ABSTRACT: The limited availability of human hepatocytes results in the use of animal cells in most bioartificial liver support devices. In the present work, clinically relevant liver specific metabolic activities were compared in rat, pig and human hepatocytes cultured on liver-derived biomatrix to optimize the expression of differentiated functions. Pig hepatocytes showed higher rates of diazepam metabolism (2.549+/-0.821 microg/h/million cells vs. 0.474+/-0.079 microg/h/million cells rats, p<0.005, and vs. 0.704+/-0.171 microg/h/million cells in man, p<0.005) and of bilirubin conjugation (21.60116+/-8.433237 micromoles/l/24 h vs. 6.786809+/-2.983758 in man, p<0.001 and vs. 9.956538+/-1.781016 micromoles/l/24 h in rats, p<0.005). Urea synthesis was similar in pig and in human hepatocytes (150+/-46.3 vs. 144.8+/-21.46 nmoles/h/million cells) and it was lower in rats (84.38+/-35.2; p<0.001 vs. man, p<0.02 vs. pig). High liver specific metabolic activities in cultured pig hepatocytes further support their use as a substitue for human cells in bioartificial liver devices.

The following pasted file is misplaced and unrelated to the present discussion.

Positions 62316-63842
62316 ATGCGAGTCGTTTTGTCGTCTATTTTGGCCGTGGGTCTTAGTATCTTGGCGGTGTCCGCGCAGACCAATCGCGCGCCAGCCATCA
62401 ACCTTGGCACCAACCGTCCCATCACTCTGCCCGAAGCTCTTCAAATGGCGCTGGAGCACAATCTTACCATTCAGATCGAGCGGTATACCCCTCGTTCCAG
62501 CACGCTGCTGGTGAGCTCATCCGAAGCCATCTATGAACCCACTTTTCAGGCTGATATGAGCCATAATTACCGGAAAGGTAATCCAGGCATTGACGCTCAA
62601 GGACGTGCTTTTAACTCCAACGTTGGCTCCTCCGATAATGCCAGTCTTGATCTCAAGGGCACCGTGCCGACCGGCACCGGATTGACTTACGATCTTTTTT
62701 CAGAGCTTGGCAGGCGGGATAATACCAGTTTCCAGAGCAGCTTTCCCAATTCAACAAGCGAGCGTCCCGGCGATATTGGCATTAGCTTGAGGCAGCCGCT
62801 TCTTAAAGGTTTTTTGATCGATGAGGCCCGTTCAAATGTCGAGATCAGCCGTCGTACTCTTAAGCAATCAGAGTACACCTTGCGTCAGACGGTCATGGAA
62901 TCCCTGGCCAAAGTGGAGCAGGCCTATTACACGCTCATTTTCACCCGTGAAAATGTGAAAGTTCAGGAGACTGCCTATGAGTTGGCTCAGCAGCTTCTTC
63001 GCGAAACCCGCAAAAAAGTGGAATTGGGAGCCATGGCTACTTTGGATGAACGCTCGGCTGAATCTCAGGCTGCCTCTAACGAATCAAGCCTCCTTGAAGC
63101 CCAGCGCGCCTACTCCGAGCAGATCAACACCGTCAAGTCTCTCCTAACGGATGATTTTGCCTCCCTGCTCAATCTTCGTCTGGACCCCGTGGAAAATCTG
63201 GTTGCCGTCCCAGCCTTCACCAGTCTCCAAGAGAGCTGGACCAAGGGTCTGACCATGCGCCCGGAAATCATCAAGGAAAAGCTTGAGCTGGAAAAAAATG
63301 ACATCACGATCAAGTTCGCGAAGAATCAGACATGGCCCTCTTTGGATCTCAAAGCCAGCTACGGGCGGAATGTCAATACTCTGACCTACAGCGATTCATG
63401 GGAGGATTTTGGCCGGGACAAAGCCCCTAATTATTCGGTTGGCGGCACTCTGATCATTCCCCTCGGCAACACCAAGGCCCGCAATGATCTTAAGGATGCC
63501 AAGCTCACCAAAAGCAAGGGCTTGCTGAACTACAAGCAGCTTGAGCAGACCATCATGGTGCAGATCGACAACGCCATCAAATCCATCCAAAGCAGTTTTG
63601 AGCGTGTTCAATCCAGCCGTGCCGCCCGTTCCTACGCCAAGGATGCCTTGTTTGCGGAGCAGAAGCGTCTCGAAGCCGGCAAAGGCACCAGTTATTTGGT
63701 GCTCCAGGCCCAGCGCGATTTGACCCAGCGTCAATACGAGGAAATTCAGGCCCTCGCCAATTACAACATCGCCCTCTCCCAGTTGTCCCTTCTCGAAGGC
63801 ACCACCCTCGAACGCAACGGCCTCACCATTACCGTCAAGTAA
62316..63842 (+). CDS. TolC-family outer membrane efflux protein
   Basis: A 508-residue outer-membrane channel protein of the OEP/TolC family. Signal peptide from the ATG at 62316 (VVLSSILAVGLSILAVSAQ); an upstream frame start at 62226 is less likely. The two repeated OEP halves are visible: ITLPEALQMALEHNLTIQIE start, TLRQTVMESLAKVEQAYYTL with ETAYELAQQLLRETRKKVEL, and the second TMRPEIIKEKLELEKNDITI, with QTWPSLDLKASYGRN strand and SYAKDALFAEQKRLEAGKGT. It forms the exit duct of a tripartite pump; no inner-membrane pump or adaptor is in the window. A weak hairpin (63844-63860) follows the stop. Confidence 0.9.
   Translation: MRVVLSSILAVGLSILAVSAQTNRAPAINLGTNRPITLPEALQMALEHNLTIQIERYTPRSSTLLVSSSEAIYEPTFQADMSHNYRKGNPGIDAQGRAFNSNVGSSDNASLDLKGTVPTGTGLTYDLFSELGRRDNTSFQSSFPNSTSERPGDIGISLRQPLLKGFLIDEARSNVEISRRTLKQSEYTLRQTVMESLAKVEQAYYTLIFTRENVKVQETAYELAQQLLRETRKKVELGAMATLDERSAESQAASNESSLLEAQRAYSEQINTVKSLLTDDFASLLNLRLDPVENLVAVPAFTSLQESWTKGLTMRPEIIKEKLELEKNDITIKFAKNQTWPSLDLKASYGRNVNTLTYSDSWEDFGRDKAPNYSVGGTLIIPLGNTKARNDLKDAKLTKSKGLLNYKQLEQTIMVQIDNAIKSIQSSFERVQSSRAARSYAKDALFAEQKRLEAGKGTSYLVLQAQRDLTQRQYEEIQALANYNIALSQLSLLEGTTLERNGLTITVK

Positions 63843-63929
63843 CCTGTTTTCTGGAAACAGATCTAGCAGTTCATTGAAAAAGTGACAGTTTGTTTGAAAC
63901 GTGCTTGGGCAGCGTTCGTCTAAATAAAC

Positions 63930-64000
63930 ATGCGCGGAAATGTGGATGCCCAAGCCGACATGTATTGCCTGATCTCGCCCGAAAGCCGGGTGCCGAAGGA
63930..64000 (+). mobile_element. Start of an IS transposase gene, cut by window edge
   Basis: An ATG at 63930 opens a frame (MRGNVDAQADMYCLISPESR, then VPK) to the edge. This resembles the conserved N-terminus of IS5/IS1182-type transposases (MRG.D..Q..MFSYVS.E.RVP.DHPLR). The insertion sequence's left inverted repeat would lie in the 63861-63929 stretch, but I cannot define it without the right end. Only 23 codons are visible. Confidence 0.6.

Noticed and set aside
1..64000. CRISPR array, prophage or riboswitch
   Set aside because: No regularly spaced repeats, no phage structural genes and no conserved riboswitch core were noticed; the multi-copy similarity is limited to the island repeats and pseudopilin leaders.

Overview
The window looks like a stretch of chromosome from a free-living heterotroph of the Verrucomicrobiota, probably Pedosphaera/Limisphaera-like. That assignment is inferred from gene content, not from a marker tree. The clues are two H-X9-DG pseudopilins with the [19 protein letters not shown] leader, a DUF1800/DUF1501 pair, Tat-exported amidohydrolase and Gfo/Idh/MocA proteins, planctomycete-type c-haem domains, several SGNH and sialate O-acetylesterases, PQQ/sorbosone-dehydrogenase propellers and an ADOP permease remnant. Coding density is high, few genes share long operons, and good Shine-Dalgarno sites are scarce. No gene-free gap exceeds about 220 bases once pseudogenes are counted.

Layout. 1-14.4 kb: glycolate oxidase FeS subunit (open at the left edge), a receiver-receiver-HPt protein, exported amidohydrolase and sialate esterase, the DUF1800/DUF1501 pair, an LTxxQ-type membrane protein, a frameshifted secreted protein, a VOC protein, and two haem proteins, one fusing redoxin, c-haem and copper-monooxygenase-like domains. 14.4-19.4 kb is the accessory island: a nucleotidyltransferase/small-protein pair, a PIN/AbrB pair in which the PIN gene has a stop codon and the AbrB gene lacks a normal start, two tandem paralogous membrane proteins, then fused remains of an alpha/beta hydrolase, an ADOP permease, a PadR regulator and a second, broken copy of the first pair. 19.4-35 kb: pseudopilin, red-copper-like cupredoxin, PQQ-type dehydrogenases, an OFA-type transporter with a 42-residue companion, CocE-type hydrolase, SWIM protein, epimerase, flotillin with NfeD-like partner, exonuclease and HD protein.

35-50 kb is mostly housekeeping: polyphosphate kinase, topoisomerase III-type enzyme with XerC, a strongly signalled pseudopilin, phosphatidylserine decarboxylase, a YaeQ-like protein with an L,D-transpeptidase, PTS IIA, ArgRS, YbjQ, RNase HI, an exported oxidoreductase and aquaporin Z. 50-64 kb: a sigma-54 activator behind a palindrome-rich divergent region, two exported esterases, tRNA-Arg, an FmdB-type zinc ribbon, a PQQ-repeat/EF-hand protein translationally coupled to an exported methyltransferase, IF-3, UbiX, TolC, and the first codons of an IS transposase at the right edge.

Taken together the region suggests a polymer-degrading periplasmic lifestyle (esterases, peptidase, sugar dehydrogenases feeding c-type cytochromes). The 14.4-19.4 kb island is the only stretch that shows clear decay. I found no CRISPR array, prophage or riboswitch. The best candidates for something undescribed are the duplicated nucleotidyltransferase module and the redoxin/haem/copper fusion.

The International journal of artificial organs 07/2001; 24(6):392-6. · 1.86 Impact Factor